By Jose C. De Venecia Jr.
Global potential of expanded route
In order to expand, deepen, and strengthen the economic, trade, political, cultural, and people-to-people linkages of the historic Silk Road, might we in the Philippines propose consideration of the development of a “third route,” to complement and extend China’s great “Belt and Road” Initiative?
For from Hainan island off Guangdong province in southern China, the route could also pass through the Philippines, Malaysia, Indonesia, and the small island nation of Timor Leste onwards.
Already in Northwestern Philippines, as part of an extended Belt and Maritime Road plan, on the banks of the South China Sea, an agri-tourism belt and large petro-chemical and industrial complex, being planned by China’s Xianglu Dragon Group in Xiamen, Fujian Province, indeed much needed in the region, is being planned for implementation by pioneering Chinese and Philippine groups.
And from Timor Leste to Australia’s Gold Coast to Sydney, and New Zealand, the extended route could move across the south Pacific, and enter Latin America: Chile, Argentina, Brazil, and the tourism-rich Caribbean islands, then Mexico, all the way to the US as in the old days of the Galleon Trade from Manila to Acapulco, Mexico, which sailed for 250 years.
It is not far-fetched: For there are already multiple large overseas Chinese investments in South America. And at some point, we invite the Latinos should also bring their investments and trade to the south Pacific and into Asia.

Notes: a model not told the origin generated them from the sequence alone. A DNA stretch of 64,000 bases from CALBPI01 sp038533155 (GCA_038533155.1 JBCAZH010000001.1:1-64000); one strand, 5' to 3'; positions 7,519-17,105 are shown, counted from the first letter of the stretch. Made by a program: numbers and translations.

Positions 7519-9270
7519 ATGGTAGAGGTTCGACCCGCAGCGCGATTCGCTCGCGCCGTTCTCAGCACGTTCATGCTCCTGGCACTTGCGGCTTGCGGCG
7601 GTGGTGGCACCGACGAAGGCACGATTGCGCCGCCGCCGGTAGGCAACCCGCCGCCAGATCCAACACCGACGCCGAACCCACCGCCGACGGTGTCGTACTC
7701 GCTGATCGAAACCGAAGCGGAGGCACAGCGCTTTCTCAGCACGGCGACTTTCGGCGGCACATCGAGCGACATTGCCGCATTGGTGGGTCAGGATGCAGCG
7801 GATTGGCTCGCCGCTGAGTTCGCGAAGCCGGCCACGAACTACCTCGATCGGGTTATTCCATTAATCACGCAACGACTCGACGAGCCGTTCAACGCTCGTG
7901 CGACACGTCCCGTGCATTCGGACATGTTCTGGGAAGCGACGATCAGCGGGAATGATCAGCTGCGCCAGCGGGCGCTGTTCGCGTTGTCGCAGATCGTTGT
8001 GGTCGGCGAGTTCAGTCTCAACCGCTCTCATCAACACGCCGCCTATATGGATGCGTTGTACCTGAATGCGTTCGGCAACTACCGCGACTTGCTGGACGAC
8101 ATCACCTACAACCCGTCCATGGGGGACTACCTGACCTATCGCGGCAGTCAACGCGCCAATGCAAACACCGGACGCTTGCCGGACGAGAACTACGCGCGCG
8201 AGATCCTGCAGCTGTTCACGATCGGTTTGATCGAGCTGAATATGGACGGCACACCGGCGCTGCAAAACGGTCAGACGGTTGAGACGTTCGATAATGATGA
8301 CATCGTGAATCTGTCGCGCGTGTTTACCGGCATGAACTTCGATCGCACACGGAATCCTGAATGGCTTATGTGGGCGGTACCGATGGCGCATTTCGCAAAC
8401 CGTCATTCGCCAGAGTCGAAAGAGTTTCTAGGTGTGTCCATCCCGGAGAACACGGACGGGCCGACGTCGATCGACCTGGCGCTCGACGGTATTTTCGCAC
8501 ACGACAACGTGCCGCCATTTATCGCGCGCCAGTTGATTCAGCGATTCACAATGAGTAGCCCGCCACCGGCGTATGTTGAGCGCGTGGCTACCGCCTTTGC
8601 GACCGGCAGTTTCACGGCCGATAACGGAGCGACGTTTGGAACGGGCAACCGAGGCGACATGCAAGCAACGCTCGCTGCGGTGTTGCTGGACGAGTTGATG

Yes, our proposed 21st Century “third route,” hopefully an enlargement of the Silk Route would make the celebrated “Belt and Road initiative” almost globally inclusive, after Europe and Africa, and create a linkage with two more continents — Australia and Latin America — in a new circumnavigation, in a revival of the Age of Exploration, and new spirit in the Age of Globalization.
The tough task of peace-making
With this dramatic role, China’s noble vision is being put to the test with the tough tasks it faces in peace-making and promoting regional stability.
Asia’s most dangerous flashpoints happen to be in its neighborhood.
On its northern flank is the rising danger of explosion in the Korean Peninsula, and on its southern flank the disturbing conflict over sovereignty in the disputed islands in the South China Sea.
We believe that the venture to find common ground has no enemy, and involves not just China alone but us, her neighbors, nurtured by the Chinese saying that, “the interests to be considered should be the interests of all.”
This is a framework that begets a new attitude towards old questions — and the approach that appears likelier now than ever before is “win-win cooperation.”